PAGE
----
Expenditures across all medical visits/events were aggregated and summarized at the person-level, and reported as averages. Average total expenditures and average out- of-pocket expenditures were reported separately. Spending by type of service was also reported, including hospital inpatient stays, hospital outpatient department visits, hospital ED visits, office-based medical provider visits, prescribed medicines, dental care, vision expenses, home health expenses, and other expenses (mostly relating to medical equipment purchases). Spending for hospital inpatient, outpatient, and ED visits includes both facility and physician charges. All expenditure data are inflated to reflect 2009 dollars, based on the Consumer Price Index.
High medical cost burdens are defined similarly to how they were defined in previous studies using the MEPS, as the ratio of total out-of-pocket spending on health services and health insurance premiums to total family income.13 For this measure, out-of-pocket spending is defined at the family level (ie, summed across all members in the family, typically defined as the nuclear family). Each individual is assigned the family-level burden measure. Individuals who live in families that spend more than 10% of family income on healthcare are defined as individuals with high financial burden.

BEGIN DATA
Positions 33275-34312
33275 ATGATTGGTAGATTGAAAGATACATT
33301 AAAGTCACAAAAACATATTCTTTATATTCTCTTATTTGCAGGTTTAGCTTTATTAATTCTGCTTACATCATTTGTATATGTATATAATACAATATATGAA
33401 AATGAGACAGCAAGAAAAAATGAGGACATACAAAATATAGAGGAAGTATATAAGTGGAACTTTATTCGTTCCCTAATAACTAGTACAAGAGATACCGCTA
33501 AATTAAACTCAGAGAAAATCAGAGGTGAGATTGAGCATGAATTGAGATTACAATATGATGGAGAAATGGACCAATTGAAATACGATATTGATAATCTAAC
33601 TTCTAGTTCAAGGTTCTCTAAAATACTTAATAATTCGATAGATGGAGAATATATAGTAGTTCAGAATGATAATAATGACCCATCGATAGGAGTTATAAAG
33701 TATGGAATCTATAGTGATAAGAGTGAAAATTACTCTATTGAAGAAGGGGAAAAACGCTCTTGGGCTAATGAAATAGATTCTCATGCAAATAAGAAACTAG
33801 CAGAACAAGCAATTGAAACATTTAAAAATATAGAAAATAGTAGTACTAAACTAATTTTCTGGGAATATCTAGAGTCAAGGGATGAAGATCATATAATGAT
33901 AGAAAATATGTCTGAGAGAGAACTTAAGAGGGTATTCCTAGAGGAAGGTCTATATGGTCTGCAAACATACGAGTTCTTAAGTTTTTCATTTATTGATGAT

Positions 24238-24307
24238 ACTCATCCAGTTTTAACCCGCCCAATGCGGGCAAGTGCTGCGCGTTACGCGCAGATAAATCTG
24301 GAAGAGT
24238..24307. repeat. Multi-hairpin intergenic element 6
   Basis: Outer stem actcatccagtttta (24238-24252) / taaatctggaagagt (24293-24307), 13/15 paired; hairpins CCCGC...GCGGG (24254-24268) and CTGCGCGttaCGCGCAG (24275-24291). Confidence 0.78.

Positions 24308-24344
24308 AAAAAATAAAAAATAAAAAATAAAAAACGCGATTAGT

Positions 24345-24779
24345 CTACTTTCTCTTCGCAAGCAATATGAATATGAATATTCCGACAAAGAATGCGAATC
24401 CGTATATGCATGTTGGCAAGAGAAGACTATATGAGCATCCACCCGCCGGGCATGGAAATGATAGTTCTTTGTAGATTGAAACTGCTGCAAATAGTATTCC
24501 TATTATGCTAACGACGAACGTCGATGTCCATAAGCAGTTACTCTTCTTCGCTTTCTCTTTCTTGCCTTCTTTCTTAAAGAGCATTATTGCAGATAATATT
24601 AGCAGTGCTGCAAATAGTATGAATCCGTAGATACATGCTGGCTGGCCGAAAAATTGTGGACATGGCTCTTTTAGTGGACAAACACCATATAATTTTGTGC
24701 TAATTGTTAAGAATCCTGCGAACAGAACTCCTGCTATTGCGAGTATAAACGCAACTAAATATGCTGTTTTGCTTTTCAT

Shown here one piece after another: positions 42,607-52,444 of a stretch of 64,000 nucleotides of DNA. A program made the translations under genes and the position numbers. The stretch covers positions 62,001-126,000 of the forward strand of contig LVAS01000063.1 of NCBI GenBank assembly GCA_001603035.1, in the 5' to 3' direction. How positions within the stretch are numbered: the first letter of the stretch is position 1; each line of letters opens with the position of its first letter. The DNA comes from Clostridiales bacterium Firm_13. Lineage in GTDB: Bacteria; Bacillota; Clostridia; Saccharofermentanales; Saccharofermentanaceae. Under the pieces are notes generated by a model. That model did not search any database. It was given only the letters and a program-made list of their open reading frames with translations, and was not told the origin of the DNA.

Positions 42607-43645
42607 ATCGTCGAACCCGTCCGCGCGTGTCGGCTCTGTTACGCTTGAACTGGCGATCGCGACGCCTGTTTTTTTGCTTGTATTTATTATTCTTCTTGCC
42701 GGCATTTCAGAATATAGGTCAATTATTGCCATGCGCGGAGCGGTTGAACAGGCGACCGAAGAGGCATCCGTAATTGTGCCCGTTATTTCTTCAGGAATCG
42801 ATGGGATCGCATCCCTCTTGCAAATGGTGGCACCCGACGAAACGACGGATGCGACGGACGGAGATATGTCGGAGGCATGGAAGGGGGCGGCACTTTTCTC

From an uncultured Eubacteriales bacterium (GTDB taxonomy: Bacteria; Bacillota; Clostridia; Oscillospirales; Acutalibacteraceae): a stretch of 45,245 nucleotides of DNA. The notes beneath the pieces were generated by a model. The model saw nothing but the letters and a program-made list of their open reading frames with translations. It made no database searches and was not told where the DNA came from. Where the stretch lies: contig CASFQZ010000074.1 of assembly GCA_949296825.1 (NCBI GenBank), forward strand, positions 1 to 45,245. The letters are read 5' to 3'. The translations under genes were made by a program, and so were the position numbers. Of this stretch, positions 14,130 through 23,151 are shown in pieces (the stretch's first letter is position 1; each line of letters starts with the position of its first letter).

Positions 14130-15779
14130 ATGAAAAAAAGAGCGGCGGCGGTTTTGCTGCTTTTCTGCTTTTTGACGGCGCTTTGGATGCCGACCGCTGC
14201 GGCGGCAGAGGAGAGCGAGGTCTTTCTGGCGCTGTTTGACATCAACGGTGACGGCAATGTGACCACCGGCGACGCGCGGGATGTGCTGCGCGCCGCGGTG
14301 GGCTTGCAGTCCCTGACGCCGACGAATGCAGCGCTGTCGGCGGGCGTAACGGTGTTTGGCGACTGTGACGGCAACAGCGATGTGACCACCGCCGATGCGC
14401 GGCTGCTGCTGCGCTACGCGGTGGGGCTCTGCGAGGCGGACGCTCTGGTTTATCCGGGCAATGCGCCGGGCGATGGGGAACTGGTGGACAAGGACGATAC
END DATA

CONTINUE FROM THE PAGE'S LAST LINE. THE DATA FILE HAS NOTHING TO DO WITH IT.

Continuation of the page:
Classifying Persons With Asthma
To examine differences in spending and medical cost burdens among persons with asthma, we classified the sample of persons with asthma into 4 categories based on 1) whether or not they were receiving treatment for asthma, and 2) whether or not they had an asthma attack in the past year (see Table 1 for details). Dividing respondents in this way allows for an approximation of disease severity, which is not otherwise addressed in the MEPS questionnaire. Respondents who reported experiencing asthma exacerbations despite using treatment would be expected to have more severe disease, and therefore higher expenditures, than would respondents who did not experience exacerbations. Those who did not report exacerbations despite not using therapy would presumably have the lowest severity of all.
For the first part of the analysis, we calculated total and out-of-pocket spending overall and for several sub-categories: spending on physician services, outpatient services, inpatient services, and prescription drugs. Because differences in spending and medical cost burdens among asthma patients may reflect other health and patient characteristics, estimates of spending and medical cost burdens are based on regression-adjusted means that control for differences in other factors that are known to affect healthcare utilization and costs, including the number of comorbidities, self-reported health status, and difficulties with activities of daily living, as well as age, race and ethnicity, education, income, insurance status, and smoking status. Adjusted means and percentages are computed using Ordinary Least Squares regression analyses, with each of the spending variables as depen- dent variables, and a 4-category asthma severity/treatment variable as the primary independent variable (see columns in Table 1 and Table 2 for specification of the 4 categories). Other independent “control” variables include those mentioned above, and are specified based on the categories shown in Table 1. Adjusted estimates of spending for the 4 asthma categories are derived from the regressions based on the coefficients for these categories.